This chapter has focused on two points. First, because laws are written in language, language expresses concepts, and the concepts the language expresses become vague at the margins, it follows that laws are vague at margins. Second, much of the effort to deal with vagueness in law consists of a search for uniform ways of resolving it, so that the law regains from legal methods that certainty it has lost from vagueness. However, there is no consistent way of resolving vagueness – at least none that I know of – from which it follows that laws necessary carry some level of uncertainty.
All this means we are stuck with a level of uncertainty in legal interpretation. Some argue this fact may have some benefits. Jeremy Waldron (1994 and chapter 15 this volume) argues that at least to some extent the contestability that follows from vagueness can be healthy for a society, by bringing significant issues to the fore. Endicott (2000, pp. 188-203) does not go quite that far, but argues that vagueness is not a deficit to rule-of-law values simply because it requires judges, on occasion, to exercise discretion. Discretion at the margins is a far cry from a society governed arbitrarily by despot.
Whatever valence one assigns vagueness, it is here to stay because it is a feature of our cognitive make-up. In some instances, vagueness appears to give judges the opportunity to take advantage of linguistic accident to undermine the results of the democratic process. In other instances, it provides both flexibility and an opportunity for society to debate important questions, such as the meaning and application of the ban on ‘Cruel and Unusual Punishment’, to take Waldron’s example. Thus, I prefer to stay away from judging the overall value of vagueness. In that to resolve vagueness is to resolve close cases a the margins, it is fairly clear that societies, where most everyday activity is not at the margins, can survive with some level of legal uncertainty, regardless of whether one thinks this is to be good or bad in balance. The best we can hope for is for judges to act both transparently and sincerely in choosing the tools to resolve uncertain language in each case they address.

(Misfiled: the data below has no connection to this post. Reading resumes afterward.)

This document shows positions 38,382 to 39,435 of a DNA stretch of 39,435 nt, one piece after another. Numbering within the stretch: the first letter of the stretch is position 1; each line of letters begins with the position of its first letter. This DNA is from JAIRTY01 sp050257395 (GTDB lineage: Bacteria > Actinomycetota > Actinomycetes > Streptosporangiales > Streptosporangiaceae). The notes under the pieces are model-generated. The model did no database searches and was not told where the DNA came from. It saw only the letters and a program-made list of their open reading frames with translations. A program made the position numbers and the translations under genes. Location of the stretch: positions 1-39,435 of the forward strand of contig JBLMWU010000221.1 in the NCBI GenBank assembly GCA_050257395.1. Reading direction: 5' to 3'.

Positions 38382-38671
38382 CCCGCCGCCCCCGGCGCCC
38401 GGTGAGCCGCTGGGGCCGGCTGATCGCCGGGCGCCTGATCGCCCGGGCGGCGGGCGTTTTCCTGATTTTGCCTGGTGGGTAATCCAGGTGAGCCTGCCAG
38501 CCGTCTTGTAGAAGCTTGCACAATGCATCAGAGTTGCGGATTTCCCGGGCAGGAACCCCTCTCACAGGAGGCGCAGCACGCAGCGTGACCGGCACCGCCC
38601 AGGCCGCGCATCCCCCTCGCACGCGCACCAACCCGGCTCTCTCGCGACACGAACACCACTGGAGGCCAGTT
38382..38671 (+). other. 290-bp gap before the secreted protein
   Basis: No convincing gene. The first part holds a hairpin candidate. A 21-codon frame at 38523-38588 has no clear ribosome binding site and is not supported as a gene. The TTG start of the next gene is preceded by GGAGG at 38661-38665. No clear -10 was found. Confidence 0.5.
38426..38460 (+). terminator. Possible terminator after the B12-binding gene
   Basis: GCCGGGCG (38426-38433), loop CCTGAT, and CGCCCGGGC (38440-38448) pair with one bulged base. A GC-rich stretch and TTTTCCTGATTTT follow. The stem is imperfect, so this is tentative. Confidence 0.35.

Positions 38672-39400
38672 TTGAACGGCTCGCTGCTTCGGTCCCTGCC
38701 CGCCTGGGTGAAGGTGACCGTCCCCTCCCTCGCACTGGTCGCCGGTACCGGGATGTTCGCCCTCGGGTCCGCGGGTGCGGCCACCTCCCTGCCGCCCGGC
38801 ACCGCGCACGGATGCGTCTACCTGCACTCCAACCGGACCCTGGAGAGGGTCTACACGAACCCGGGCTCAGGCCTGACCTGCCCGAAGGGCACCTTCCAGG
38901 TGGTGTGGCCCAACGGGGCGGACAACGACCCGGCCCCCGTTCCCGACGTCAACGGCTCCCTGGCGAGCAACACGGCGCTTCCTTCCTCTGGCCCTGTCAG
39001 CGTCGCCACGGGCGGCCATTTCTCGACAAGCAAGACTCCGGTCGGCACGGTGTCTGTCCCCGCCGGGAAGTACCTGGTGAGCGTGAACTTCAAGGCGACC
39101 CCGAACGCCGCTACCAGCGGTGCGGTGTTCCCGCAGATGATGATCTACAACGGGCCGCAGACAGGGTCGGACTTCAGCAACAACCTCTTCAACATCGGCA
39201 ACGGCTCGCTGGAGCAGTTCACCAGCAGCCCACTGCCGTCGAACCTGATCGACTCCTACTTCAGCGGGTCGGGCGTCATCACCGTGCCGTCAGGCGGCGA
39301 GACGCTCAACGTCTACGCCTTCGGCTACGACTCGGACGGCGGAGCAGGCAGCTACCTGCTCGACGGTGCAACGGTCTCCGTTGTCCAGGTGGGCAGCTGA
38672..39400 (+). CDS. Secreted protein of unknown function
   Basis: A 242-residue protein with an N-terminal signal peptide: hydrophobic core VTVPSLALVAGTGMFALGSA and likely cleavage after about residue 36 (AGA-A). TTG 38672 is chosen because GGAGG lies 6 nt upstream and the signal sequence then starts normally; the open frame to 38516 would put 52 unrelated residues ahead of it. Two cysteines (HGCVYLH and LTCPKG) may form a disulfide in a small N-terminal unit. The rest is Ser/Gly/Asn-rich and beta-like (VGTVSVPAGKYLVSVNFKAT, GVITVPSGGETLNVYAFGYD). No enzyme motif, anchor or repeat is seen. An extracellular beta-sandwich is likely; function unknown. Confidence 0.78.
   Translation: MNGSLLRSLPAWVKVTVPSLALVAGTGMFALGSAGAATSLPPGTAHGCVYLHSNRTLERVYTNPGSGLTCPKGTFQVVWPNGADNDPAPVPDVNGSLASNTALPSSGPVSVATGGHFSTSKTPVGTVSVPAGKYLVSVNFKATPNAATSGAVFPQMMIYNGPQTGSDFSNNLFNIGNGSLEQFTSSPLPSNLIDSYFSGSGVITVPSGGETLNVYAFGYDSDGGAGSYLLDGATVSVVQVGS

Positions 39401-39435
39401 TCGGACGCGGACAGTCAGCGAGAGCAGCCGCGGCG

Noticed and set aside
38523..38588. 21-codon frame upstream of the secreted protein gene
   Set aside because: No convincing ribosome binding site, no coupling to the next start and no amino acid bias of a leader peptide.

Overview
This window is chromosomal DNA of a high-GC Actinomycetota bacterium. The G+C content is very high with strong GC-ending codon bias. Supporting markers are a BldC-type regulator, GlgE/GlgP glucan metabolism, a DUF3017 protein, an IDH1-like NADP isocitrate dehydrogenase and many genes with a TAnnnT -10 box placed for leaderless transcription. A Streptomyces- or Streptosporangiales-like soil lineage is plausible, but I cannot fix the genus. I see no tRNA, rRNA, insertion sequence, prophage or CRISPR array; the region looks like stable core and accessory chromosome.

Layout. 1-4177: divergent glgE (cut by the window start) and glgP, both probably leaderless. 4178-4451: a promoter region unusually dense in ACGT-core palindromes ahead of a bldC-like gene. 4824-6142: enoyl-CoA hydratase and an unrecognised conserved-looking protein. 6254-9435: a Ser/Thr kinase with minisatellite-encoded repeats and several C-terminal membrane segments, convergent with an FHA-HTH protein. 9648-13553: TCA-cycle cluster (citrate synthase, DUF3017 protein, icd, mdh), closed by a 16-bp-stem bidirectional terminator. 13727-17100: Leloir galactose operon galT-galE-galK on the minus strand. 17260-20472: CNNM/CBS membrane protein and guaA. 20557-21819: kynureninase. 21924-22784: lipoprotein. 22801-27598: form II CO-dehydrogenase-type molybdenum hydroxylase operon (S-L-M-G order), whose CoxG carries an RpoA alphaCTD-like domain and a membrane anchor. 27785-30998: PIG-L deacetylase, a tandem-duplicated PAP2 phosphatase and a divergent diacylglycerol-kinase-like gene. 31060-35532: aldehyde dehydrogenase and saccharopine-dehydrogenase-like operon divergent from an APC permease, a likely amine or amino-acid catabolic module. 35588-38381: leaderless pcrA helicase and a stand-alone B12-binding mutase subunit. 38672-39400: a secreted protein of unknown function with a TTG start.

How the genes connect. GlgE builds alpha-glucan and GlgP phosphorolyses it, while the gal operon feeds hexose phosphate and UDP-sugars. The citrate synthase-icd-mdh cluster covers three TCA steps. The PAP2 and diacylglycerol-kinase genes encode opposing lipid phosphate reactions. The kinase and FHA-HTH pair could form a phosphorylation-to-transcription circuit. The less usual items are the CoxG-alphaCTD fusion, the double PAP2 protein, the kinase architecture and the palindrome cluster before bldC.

Lawrence M. Solan
(Why It Is So difficult to resolve Vagueness in Legal Interpretation, în Vagueness and Law (ed. G. Keil, R. Poscher), Oxford University Press, 2016, la p. 243-244)